17/02/2017 05:25 GMT | Updated 18/02/2018 05:12 GMT

An Alternative To Fear?

Fear is a more powerful force than I once realised.

I was prompted yesterday to come outside the realms of my usual blog to inspect a theme which drives the creation of nuclear weapons.

I was deeply moved by stories of Yazidi women, children being held up for five hours at airports and people who have already suffered terribly, being held in detention centres like criminals. Many of them running from desperate situations to lands that they were told promised hope, liberty and equality. Not if you are a refugee in this era I guess.

Great Britain and the USA have a long history of welcoming the afflicted. After the end of the 2nd World War for example, many Jews and other persecuted minorities were eventually allowed refuge in these lands. The acknowledgment of the wrongs committed against them, and faith, fuelled politicians to compassion and allowed persecuted peoples entry into countries.

On a work trip to Berlin a year ago, I went on a bus tour of the city with a guide who painted a historic picture of how the city developed for us tourists to understand the foundations on which the country was built. She said; 'After the persecution of the Protestants in France, Germany benefitted a lot from French immigrants moving to Berlin, they learnt from French culture, culinary differences, and skills. This brought in a new level of innovation to Germany and allowed the country to grow stronger and more diverse in its workforce.'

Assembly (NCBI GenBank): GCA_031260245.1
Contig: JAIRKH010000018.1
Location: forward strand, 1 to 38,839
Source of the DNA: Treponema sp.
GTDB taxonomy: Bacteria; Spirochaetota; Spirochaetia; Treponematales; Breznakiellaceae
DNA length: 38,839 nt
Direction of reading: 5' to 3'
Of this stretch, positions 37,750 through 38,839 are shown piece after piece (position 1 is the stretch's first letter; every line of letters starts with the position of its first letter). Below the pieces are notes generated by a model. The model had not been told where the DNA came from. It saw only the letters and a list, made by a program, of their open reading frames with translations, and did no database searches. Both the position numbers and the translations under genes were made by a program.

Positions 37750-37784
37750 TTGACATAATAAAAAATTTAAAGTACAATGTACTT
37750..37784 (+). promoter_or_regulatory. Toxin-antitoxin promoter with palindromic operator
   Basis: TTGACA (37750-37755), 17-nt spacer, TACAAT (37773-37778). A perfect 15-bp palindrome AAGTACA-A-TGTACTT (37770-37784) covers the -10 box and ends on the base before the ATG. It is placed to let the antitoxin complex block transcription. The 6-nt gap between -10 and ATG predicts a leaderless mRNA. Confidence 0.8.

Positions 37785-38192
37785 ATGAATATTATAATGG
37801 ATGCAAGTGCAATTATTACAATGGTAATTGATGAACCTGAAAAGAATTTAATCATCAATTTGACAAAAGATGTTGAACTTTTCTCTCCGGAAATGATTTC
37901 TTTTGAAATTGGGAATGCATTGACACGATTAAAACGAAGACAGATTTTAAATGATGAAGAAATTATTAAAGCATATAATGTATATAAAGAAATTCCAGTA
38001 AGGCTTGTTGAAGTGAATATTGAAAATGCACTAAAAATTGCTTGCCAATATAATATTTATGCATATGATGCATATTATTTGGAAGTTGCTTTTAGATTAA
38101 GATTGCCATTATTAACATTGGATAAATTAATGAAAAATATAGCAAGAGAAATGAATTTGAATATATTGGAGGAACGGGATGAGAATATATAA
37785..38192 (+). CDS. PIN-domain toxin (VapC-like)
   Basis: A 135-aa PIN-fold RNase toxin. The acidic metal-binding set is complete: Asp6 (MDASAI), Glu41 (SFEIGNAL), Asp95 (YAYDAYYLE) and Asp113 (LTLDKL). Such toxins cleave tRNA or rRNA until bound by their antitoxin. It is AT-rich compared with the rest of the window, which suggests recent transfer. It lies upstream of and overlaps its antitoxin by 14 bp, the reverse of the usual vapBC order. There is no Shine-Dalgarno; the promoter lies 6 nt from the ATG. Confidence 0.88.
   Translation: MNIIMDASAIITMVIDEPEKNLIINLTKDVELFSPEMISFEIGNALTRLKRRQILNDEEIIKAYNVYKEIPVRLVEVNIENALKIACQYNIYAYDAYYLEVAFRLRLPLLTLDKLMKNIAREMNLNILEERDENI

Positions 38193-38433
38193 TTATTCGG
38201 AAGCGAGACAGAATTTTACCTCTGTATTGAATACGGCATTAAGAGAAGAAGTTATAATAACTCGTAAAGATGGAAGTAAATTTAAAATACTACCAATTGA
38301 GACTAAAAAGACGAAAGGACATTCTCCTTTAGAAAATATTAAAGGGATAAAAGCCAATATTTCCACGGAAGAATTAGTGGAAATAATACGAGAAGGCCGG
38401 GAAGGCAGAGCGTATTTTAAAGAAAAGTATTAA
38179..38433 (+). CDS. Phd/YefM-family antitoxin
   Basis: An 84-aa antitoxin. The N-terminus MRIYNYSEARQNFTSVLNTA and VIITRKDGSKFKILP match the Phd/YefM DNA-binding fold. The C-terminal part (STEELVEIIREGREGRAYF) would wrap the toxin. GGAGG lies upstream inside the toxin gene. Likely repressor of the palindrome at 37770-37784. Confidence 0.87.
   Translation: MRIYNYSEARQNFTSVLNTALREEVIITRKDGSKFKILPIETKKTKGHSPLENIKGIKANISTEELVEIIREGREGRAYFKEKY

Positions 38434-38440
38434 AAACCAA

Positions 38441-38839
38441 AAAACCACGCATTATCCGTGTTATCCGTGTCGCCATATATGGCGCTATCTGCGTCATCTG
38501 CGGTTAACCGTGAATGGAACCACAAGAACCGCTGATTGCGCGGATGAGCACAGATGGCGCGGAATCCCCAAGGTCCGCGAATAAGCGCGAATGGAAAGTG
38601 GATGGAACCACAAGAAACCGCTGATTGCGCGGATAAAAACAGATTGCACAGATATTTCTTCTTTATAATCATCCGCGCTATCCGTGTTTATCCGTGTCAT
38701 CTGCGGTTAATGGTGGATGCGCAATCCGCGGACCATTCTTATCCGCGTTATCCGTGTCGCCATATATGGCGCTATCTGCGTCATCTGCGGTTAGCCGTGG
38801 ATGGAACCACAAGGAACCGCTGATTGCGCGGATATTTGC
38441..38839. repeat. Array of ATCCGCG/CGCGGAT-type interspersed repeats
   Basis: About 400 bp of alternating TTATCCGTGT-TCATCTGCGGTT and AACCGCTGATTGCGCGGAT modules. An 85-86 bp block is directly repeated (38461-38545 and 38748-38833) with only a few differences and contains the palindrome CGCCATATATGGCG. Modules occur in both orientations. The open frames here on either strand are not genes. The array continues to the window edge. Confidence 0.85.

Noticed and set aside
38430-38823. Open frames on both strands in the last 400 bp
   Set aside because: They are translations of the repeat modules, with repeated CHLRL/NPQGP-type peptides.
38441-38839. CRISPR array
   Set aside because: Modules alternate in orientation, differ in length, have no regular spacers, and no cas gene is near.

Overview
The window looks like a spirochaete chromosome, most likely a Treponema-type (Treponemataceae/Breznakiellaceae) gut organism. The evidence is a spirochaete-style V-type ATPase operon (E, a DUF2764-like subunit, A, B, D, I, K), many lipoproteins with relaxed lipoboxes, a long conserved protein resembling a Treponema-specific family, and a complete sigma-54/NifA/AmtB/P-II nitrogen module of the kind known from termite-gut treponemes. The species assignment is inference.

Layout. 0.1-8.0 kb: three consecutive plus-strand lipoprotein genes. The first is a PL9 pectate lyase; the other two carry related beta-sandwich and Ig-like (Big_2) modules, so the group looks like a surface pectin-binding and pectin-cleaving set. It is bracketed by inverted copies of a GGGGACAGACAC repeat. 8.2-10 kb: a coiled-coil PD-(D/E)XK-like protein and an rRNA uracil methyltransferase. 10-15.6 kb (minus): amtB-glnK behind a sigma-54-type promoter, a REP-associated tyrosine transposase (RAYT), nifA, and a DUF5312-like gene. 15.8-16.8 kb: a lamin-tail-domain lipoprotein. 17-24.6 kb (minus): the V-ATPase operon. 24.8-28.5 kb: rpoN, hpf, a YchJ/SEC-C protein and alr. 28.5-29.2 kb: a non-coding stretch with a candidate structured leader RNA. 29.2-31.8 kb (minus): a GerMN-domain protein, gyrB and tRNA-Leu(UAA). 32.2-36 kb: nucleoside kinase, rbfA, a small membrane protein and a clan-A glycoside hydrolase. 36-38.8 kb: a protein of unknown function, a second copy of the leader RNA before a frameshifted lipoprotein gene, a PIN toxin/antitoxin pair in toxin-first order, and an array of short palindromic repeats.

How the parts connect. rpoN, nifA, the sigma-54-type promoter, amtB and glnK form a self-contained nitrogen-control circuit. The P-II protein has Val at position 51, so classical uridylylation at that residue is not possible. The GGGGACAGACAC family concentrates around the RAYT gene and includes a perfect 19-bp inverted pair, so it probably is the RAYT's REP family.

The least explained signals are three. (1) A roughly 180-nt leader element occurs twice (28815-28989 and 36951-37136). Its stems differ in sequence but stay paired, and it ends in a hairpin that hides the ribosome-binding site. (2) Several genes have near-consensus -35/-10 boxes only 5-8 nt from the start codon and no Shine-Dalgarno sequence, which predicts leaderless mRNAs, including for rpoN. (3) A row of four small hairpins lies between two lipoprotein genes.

Germany has the strongest economy in Europe, and it attributes this, in part, to a history of welcoming new immigrants. Their skills and experiences have enhanced German society, and economy, for the better.

I have a German friend whose parents are originally from a part of the former Soviet Union, they arrived in Germany with very little but have become incredibly successful in their trade. I myself am from a migrant family, where my father had reached the pinnacle of his career in our country of origin, Burkina Faso, and was invited for an interview here in the UK for a job that he very much excelled at and spent the majority of his career in.

History has shown time and again that in the long term, immigrants are a net benefit to society. So what is stopping countries from welcoming them now you may ask?

One word. F-E-A-R.

Fear is the main thing that has made towns, states or regions vote against welcoming people into their countries, perhaps because they look, act and think differently to them. The surprising thing is that many of these people have had little interaction with immigrants in their lifetime.

Fear is what kept apartheid going for so long. Fear of the unknown and how integration may change society and culture. Fear is what led us, in the UK, to vote 'leave' in the EU referendum and ultimately fear is what is increasing waiting times for refugees locked in detention centres (some are children!) after already overcoming an ordeal in their own countries.

Fear is not a gift we have been given and we do not have to accept fear as the status quo. Let's look deep into history, learn from it and see the true legacy that free movement of peoples' brings us. Let us not allow ourselves to be dominated by fear. Let's look past our own biases and divisions, to the truth that unity has brought the strongest countries in the world success and victory time and again. The U.S., U.K, and Germany are the strongest cases for immigration strengthening a society.

It is not the fault of one politician alone. If we allow fear take up residence in our minds and hearts, we have lost half the battle. I for one choose freedom instead of fear.